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Teaching NANDA, NIC and NOC: Novice to Expert

Teaching NANDA, NIC and NOC: Novice to Expert

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Teaching NANDA, NIC and NOC: Novice to Expert

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  1. Teaching NANDA, NIC and NOC: Novice to Expert Margaret Lunney, RN, PhD College of Staten Island, CUNY Presentation at the Center for Nursing Classification Informatics Conference, Iowa City, IA, June 2005

  2. Learning Objectives • Explain 3 propositions r. t. teaching NNN • Set expectations for students at Novice to Expert stages of development • Implement teaching strategies • Integrate NNN with nursing curricula

  3. Objective 1: Explain Propositions • Use of NNN requires intellectual, interpersonal, & technical competencies, tolerance for ambiguity & reflection • Accurate diagnoses are the basis for use of NIC & NOC • Use of NNN differs from the traditional nursing process

  4. Proposition # 1Skills/Competencies Intellectual • Knowledge related to: Diagnoses, interventions, & outcomes • Thinking processes Research findings • Human beings vary in thinking process abilities • Thinking process abilities can be improved

  5. Variation in Nurses’ Thinking Abilities, N = 86 (Lunney 1992)

  6. Intellectual Skills:Research Findings r.t. Women • Thinking processes of women develop through relationships • Women’s perspectives on thinking (Belenkey, et al., 1986) • Silence • Received Knowledge • Subjective Knowledge • Procedural Knowledge • Constructed Knowledge • Nursing students and nurses may have lower level perspectives

  7. Intellectual Skills:Critical Thinking (CT) • Thinking (CT) processes can be improved • Stimulate to use • Expect use • Validate appropriate use • Demonstrate support & confidence in abilities • CT abilities -essential for accuracy of diagnoses & use of NOC & NIC

  8. Intellectual Skills:What is CT in Nursing? • Delphi study of 55 nurse experts (Scheffer & Rubenfeld, 2000) • Purpose: Identify the components of CT that relate to nursing • Results- Definition for nursing • 7 Cognitive Skills • 10 Habits of Mind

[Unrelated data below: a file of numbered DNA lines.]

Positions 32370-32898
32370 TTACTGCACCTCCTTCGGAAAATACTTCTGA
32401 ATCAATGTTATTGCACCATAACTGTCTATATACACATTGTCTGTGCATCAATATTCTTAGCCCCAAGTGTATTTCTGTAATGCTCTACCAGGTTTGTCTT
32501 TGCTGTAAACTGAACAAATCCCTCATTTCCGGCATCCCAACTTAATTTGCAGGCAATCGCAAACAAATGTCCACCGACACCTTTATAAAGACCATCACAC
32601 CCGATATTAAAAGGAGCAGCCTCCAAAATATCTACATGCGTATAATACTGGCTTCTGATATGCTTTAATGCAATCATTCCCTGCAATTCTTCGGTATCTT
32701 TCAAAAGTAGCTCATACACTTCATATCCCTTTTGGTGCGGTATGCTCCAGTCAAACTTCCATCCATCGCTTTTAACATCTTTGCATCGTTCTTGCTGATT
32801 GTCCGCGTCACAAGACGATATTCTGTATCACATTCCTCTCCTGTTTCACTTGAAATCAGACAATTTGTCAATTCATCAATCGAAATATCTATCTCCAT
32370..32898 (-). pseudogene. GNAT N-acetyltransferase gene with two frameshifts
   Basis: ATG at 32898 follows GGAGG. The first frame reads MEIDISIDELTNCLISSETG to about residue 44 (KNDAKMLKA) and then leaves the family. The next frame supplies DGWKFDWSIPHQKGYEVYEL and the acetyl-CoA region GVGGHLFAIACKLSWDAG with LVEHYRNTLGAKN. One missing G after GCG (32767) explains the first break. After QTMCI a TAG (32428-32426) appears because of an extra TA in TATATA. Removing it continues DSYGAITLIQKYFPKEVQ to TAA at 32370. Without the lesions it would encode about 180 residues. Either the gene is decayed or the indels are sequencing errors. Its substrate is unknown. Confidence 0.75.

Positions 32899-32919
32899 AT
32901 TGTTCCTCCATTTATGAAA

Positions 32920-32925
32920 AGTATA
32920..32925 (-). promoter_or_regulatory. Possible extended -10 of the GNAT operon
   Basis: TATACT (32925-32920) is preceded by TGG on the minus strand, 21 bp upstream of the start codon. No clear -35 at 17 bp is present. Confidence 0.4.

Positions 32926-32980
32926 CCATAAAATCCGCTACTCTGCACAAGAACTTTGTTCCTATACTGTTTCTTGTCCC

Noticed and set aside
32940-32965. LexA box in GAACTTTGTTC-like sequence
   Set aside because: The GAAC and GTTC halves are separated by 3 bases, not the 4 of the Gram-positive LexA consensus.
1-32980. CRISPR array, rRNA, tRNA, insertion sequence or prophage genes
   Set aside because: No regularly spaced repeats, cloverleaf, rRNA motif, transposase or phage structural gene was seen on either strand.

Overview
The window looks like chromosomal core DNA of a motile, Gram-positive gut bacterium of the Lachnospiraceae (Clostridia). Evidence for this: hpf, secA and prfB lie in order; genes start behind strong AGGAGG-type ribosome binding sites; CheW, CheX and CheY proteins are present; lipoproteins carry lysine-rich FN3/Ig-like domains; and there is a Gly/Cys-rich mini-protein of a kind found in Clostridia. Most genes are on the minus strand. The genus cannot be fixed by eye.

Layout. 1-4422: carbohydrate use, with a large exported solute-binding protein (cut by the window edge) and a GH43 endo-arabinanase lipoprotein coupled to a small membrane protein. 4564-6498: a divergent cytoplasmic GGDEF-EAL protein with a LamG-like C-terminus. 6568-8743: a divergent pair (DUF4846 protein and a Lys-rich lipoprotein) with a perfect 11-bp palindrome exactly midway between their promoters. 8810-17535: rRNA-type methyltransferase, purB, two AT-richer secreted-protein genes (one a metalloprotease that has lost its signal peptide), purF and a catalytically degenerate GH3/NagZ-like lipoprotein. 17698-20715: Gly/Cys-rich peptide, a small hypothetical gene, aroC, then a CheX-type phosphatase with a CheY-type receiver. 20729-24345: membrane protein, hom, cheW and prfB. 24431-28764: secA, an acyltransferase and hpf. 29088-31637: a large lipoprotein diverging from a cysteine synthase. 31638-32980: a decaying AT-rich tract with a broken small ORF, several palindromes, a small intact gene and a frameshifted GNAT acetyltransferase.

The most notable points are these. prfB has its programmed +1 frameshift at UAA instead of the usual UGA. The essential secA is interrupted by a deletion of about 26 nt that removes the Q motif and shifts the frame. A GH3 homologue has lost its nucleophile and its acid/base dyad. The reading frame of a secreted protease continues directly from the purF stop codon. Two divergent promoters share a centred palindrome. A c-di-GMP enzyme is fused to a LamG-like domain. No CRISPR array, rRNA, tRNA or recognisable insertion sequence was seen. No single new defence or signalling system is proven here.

9. Cognitive Skills • Analyzing • Applying Standards • Discriminating • Information Seeking • Logical Reasoning • Predicting • Transforming Knowledge

  10. Confidence Contextual perspective Creativity Flexibility Inquisitiveness Intellectual integrity Intuition Open-mindedness Perseverance Reflection Habits of Mind

  11. Intellectual Skills:CT Processes • CT involves continuous processing of data and inferences • In any situation, two or more cognitive skills are probably being used • Habits of mind support cognitive skills • The combination of CT abilities needed is unique to the situation

  12. Proposition # 1 (cont.)Interpersonal Skills • Exquisite communication • Promote Trust • Work in partnership, share power • Validate perceptions • Accept that we do not “know” others

  13. Proposition # 1 (cont.)Technical Skills • Obtain valid and reliable data • Health histories Comprehensive • Physical exams Focused • Perform nursing interventions • Technical aspects of using NNN

  14. Proposition #1(cont.)Personal Strengths • Tolerate ambiguity • Decisions are relative to context & specific nature of individuals • Multiple factors influence clinical situations • Human beings are complex and diverse • Ambiguity is the norm

  15. Proposition #1(cont.)Personal Strengths • Reflect on practice experiences • Accept possible flaws • Thinking • Interpersonal • Technical • Aim - develop & grow

  16. Proposition # 2: Accurate Interpretations-Foundational • Cues/data may be incorrect Examples • Objective Data: Diagnostic tests • Subjective Data • Patients • Families

  17. Proposition # 2: Accurate Interpretations-Foundational • Use of NNN requires many decisions • All decisions are based on patient data • Data amounts are overwhelming Short tem memory = 7 ± 2 bits of data • Data are converted to interpretations